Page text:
A good day is also anytime you have the opportunity to see and experience a new business insight. Sometimes that means you've got to get out of the office and make a business trip. I haven't ever come back from a business trip feeling like I would have been better off staying behind my desk. Along the way, you could pick up one, two, three great insights, facts, observations that wouldn't percolate up to you if you were just in the office. Things can get stale and the way to cure that is to spend two or three days out there with our sales staff.
5. How would you characterize your management style?
I believe it's open. I like to get people involved. I like to give people an assignment and then let them run with it. I'll follow up, I'll delegate, but I'd say it's a fairly open management style. I'm a good listener, but at the same time I do have a strong bias towards action. You can study things and contemplate, but really you need to get out there and take some actions and that's important. I think that's one of the things we do well here. We don't have a lot of hierarchy and bureaucracy so we are able to get some actions going and moving along.
I take an interest in developing people. I do take some special pride in how I've been able to develop junior managers and see them progress, give them enough to stretch them but not to break them and make sure they know that I'm not putting them in there to fail, I'm putting them in there because I've got confidence in them. At the same time, I'm just a phone call away and I also pick up the phone and call them. I'm a people person.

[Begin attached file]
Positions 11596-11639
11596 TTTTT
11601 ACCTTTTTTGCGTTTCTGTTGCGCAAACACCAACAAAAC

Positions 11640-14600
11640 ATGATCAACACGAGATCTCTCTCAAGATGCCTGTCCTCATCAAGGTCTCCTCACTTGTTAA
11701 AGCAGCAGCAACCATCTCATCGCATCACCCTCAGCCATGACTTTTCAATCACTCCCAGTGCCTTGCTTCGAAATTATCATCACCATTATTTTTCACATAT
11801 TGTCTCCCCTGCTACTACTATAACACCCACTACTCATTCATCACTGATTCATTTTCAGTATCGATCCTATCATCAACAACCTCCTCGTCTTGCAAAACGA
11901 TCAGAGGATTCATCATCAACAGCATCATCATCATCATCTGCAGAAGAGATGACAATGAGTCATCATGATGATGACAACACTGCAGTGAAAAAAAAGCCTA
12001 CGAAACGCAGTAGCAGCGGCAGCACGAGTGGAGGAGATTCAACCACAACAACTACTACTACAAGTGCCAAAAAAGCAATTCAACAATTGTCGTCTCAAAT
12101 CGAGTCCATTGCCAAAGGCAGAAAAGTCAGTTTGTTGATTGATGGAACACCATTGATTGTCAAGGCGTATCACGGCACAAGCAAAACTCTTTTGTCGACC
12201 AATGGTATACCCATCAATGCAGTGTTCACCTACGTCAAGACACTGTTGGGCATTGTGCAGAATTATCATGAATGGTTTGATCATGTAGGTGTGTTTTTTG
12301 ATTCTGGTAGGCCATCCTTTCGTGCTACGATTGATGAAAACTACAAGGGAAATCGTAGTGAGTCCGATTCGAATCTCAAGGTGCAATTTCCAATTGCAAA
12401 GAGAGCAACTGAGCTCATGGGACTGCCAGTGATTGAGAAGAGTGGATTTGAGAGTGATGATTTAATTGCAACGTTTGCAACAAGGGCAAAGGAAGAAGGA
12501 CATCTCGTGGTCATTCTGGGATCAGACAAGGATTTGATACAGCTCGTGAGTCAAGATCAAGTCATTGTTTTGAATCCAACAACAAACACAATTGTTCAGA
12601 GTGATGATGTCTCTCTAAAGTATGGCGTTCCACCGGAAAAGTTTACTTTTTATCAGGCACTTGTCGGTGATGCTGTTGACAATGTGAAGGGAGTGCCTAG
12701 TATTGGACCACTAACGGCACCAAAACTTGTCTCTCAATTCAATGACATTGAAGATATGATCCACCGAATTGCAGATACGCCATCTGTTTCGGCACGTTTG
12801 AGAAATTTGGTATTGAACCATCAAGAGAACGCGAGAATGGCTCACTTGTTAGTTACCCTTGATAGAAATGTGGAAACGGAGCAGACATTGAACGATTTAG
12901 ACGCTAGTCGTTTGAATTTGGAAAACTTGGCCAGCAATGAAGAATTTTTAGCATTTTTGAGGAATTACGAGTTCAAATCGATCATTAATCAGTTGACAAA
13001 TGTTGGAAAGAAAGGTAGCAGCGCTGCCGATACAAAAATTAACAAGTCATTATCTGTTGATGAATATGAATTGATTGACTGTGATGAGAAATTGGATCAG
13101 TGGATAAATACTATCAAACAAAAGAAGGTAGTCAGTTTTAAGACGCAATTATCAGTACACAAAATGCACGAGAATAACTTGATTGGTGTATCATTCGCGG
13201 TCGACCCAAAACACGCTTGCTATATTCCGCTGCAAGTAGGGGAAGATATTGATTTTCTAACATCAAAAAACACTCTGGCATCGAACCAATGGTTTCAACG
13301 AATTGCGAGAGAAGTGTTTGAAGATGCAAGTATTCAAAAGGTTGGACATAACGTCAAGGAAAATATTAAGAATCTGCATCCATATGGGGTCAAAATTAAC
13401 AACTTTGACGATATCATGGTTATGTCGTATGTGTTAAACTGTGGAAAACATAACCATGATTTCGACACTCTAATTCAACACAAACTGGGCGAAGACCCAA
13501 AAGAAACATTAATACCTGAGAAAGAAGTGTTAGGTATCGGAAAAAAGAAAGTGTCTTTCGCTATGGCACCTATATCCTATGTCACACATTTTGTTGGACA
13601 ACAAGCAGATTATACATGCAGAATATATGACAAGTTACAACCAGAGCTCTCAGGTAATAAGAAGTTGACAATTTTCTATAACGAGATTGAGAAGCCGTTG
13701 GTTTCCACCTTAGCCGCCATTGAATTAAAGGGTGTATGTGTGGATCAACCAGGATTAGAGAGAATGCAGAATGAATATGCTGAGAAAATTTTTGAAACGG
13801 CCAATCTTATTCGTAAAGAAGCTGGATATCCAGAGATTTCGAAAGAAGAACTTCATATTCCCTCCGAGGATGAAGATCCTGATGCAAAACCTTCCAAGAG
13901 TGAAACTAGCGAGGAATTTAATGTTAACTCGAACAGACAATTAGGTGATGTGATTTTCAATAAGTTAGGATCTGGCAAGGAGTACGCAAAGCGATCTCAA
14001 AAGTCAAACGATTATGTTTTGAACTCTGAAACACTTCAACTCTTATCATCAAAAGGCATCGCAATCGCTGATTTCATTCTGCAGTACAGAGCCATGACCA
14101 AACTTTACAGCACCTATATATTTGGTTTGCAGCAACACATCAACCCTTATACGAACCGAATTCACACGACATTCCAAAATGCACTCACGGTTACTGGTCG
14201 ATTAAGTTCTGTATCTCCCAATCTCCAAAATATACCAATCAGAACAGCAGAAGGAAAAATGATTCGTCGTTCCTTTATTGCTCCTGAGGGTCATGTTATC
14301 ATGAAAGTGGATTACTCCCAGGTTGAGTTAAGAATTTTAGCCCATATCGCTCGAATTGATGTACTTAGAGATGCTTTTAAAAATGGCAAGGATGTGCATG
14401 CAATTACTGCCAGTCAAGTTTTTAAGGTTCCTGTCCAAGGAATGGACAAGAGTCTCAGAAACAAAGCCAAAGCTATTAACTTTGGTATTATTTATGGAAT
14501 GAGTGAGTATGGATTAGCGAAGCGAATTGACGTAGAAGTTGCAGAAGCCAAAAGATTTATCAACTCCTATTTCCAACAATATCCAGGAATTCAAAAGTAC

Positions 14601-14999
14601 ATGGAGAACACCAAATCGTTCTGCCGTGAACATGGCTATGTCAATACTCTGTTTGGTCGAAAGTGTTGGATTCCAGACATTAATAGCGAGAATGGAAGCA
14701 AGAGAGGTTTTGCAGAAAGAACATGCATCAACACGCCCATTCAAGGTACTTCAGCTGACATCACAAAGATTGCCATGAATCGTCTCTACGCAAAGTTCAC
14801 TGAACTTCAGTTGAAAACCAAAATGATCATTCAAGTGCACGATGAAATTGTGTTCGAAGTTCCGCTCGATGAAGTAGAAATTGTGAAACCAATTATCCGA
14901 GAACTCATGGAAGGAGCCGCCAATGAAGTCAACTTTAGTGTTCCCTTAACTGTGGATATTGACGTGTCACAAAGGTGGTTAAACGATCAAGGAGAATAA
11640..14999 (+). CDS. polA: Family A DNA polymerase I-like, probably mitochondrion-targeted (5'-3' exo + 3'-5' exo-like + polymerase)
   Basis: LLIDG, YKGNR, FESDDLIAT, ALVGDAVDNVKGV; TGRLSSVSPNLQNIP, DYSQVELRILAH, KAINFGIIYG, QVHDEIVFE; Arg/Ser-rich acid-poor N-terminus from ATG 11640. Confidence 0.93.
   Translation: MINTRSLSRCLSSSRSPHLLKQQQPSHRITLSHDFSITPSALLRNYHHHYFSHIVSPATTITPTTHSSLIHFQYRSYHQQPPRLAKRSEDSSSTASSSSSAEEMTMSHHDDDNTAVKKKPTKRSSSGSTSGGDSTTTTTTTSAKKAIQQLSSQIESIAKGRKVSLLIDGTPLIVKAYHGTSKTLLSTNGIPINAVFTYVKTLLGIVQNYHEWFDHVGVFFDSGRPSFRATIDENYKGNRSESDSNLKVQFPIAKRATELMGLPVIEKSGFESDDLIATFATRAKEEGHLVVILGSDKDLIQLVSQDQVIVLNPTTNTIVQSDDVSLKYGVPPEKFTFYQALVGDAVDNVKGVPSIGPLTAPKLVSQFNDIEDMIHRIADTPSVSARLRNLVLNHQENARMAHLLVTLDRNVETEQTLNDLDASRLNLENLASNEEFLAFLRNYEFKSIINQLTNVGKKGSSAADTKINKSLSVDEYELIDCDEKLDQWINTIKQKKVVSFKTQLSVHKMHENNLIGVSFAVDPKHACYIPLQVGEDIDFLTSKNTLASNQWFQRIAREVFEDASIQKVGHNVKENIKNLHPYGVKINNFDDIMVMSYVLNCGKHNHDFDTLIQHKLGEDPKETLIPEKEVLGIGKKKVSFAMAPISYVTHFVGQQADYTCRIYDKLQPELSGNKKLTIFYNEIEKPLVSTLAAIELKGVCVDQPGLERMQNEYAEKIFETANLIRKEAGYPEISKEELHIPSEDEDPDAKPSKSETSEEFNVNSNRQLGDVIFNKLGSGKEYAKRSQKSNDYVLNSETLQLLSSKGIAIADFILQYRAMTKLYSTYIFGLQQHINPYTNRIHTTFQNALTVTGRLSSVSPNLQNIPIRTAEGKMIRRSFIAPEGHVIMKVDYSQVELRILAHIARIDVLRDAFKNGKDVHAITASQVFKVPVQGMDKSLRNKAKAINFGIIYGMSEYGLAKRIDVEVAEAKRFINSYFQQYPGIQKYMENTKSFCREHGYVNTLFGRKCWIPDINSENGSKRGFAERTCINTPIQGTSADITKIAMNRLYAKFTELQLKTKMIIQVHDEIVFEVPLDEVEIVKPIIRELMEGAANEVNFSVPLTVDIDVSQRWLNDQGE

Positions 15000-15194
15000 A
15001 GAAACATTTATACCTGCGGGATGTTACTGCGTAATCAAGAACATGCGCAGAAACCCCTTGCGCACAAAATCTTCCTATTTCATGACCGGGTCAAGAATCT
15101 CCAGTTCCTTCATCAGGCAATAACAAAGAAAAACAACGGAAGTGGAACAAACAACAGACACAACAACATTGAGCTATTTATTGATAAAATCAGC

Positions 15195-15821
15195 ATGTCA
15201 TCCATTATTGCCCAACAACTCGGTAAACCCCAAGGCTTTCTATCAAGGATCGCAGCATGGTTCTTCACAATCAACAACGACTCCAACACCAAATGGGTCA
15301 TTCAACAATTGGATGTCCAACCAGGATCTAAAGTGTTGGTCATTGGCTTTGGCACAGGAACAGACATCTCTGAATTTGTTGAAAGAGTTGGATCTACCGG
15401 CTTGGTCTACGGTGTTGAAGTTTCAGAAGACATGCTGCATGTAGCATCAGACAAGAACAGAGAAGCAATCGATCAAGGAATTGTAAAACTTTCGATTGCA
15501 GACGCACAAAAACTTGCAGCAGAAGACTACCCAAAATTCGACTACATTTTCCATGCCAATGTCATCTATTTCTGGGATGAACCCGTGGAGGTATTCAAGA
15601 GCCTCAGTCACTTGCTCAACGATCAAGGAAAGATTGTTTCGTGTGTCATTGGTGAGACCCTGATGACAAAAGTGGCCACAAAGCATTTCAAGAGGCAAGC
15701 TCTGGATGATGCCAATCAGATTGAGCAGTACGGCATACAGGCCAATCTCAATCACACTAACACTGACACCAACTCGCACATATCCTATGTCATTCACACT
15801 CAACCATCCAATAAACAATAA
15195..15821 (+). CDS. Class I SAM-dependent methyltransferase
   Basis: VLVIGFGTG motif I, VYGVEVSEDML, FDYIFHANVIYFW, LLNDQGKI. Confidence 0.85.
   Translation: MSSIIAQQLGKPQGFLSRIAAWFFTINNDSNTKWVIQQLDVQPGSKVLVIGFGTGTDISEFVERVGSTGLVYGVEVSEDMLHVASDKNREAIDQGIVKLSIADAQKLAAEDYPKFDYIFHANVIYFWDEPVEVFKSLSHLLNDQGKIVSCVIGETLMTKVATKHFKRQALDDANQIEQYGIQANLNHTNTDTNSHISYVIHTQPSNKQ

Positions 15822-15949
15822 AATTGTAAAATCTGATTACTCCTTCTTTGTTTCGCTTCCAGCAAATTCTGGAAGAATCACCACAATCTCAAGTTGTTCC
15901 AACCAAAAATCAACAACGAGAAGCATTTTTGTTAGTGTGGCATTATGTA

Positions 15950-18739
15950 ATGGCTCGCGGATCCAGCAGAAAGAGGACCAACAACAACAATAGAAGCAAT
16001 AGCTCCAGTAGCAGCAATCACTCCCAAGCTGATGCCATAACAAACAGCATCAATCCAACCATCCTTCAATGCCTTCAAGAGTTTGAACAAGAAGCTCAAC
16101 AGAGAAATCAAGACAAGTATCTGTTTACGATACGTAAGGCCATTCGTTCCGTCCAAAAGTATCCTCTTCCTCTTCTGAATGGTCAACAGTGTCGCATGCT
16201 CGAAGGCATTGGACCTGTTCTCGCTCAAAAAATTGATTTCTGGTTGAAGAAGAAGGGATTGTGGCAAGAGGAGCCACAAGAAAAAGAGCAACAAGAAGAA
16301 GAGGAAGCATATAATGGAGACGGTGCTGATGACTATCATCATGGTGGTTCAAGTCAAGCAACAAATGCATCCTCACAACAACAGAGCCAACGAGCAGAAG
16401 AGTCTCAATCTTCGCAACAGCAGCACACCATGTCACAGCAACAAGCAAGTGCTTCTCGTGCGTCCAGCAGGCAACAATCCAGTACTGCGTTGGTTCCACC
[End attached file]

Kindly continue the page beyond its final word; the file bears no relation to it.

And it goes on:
I use staff meetings as a good way of also making sure that my direct reports are communicating with each other. It's just as important to manage across and manage down as it is to manage up. Staff meetings are an opportunity to share. I think people feel good that they're plugged in that way.
6. What strengths and qualities do you look for in job candidates?
I look for a few things right off. One of them is, does the person exhibit an inner confidence, because that's going to give me some comfort in their ability to make decisions. I try to measure for just how resourceful they are -- you could use the word creative.
I also am looking for whether an individual sees the broader picture. I don't want somebody whose world is black and white. I think we all start off our careers with a lot of black and white, and the older we get and the more experience we get is when we realize there's a lot of gray out there. That's part of maturity and aging and experience.